On the first day of Public Administration and Democracy, Professor Tina Nabatchi asked us students, “What is Public Administration?” The only thing you heard in the room was the humming of the AC as no one had a quick and definite answer to her question. As I approach the end of the semester, let us take the time to reflect on what I have learned about Public Administration and what this degree consists of!
Friday afternoon alumni, administrators, and students packed to Maxwell auditorium to listen to Donna Shalala, the president of the Clinton Foundation, longest-serving United States Secretary of Health and Human Services, and former chancellor/president of three universities, speak on “Ethical Leadership in Higher Education”.
It was inspiring to have a woman who has achieved so much across sectors come and speak to us. Governance and higher education has long been a ‘boys-only club’ but leaders like Shalala are paving the way, and by doing so bringing their fields to new summits of success.
Shalala was introduced as ‘a force of nature’, and as she spoke it quickly became evident why. She spoke candidly and confidently. She did not shy away from discussing the ‘hard topics’ like gender and diversity. Her knowledge and analysis of governance, leadership, and higher education was evident in her answers. Here are some points from her talk:
- A Liberal Arts degree is still the most valuable pre-graduate degree.
- Diversity means ‘doing things differently’, not just the diversity of student and staff populations. Support systems should reflect cultures and curriculum should not be ethnocentric.
- DIVERSITY IMPROVES EXCELLENCE.
- The first responsibility of a University is to be a world-class institution.
- Life is an adventure. Complex and difficult jobs are where we can make a difference.
I left feeling inspired for my own future and thankful for the opportunity to listen to such an amazing speaker here at Maxwell. The true value of the Maxwell degree is the sum of the classroom experiences, opportunities outside the classroom, interaction with peers and professors, and belonging to a network of alumni with the likes of Donna Shalala.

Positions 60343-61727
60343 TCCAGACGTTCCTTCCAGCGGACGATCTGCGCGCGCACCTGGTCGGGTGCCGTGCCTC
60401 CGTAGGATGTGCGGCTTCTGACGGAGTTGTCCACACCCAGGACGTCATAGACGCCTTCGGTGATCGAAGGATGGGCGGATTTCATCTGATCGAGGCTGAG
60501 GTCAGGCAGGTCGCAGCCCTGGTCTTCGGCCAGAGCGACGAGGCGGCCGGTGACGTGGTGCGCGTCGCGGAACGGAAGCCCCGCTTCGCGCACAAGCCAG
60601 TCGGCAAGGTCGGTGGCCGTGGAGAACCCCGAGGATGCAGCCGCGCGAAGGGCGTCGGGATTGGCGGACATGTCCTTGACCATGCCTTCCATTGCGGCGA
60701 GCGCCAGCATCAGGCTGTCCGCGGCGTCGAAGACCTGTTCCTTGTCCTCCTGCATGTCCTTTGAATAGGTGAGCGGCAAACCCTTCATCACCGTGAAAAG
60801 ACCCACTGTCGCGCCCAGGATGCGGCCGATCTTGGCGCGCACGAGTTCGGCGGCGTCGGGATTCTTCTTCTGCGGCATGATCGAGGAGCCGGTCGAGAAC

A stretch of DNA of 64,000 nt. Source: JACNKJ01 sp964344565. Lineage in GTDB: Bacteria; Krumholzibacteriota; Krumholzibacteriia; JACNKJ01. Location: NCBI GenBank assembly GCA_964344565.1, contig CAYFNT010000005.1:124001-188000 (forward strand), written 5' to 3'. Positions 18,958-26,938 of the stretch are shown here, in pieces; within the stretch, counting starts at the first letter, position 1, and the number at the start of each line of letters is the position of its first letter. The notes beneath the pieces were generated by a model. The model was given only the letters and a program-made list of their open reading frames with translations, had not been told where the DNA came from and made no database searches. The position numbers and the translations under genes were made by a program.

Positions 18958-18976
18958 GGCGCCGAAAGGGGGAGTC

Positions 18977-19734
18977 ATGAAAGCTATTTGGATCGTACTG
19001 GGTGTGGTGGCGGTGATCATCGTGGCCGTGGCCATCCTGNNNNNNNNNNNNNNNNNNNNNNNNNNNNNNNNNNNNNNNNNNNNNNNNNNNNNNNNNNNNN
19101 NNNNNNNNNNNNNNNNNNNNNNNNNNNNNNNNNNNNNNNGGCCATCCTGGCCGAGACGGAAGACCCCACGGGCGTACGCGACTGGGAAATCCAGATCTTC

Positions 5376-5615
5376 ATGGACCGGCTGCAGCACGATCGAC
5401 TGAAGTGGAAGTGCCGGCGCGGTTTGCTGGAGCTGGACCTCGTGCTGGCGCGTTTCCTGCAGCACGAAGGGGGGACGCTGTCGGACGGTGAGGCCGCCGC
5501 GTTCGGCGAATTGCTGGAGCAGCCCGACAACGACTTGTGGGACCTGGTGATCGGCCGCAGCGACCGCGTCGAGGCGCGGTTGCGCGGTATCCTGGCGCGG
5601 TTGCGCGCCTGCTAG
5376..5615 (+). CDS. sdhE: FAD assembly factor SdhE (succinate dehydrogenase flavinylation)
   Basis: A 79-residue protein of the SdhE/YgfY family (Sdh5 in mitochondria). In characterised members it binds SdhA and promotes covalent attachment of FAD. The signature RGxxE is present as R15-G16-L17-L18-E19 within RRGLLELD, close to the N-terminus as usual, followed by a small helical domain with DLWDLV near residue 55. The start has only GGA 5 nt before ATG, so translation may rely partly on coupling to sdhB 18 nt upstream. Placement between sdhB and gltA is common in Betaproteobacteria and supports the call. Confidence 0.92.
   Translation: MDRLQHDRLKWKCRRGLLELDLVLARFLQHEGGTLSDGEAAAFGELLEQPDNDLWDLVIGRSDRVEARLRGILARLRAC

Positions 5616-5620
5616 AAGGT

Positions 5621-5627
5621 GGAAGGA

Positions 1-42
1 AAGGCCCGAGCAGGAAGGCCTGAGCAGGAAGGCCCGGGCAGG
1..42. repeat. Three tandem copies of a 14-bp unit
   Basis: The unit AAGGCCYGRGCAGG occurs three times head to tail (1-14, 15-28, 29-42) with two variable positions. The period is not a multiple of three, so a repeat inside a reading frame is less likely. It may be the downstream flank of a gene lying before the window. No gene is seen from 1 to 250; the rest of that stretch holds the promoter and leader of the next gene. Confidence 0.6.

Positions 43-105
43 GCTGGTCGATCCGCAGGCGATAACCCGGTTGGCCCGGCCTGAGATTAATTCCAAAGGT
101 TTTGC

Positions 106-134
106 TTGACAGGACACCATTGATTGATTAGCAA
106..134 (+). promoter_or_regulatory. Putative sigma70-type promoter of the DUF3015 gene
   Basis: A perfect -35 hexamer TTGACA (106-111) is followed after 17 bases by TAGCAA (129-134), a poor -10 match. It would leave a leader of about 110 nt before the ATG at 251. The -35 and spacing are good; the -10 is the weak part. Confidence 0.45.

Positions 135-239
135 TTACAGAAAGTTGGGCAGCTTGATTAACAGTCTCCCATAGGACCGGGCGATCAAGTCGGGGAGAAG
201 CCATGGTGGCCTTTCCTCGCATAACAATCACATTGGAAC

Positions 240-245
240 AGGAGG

This Saturday when I got out of my negotiation course I met up with my fellow International Relations students, Gretchen and Phuong. We drove to a small venue to volunteer with My Lucky Tummy, a pop of food-court with food prepared by local community members who came to Syracuse as refugees. My Lucky Tummy is a popup food court that hires five amateur chefs to each cook a beloved dish from ‘home’. The public is then invited on a “walking tasting of the world”.
It was a great opportunity for local chefs to get their food out there and for folks to come and try authentic dishes from around the world. That night alone I had curries from Laos and India, Salad from Iraq, a fried delicacy from Burma, and dessert from Pakistan. It was an incredible, delicious, and one-of-a-kind event.
I did more than just eat while volunteering- don’t worry! The kitchen was a joyful, high-pace, chaos that made me feel more at home than any other experience I’ve had at Syracuse. I chopped pistachios, poured tea, and cleaned dishes. I got to get to know the chefs and other volunteers while we worked together. My Lucky Tummy’s Website says, “Food takes tradition & love”. There was a lot of love in that kitchen. We didn’t know each other, but we were laughing and having a wonderful time. Food brings people together, bridges borders, and builds beloved community.
I was tired from the week’s classes when I arrived at the event, but I am so grateful I got the opportunity to attend. I really felt belonged by my local community, and I was revived and energized when I left. I believe that engaging with the local community while at Maxwell is important to “making deep connections between the conceptual and the pragmatic, while promoting dedication to citizenship, community, and the rigors of public discourse”.
I want to thank Eric Horvath, President of SUPRA, from organizing this event. It is great to work alongside peers who are committed to citizenship and community beyond the classroom.
A little bird told me that My Lucky Tummy one day plans to be a restaurant. I hope to see that happen while I am still here at Maxwell!
*Photos by Laurence Ford Photography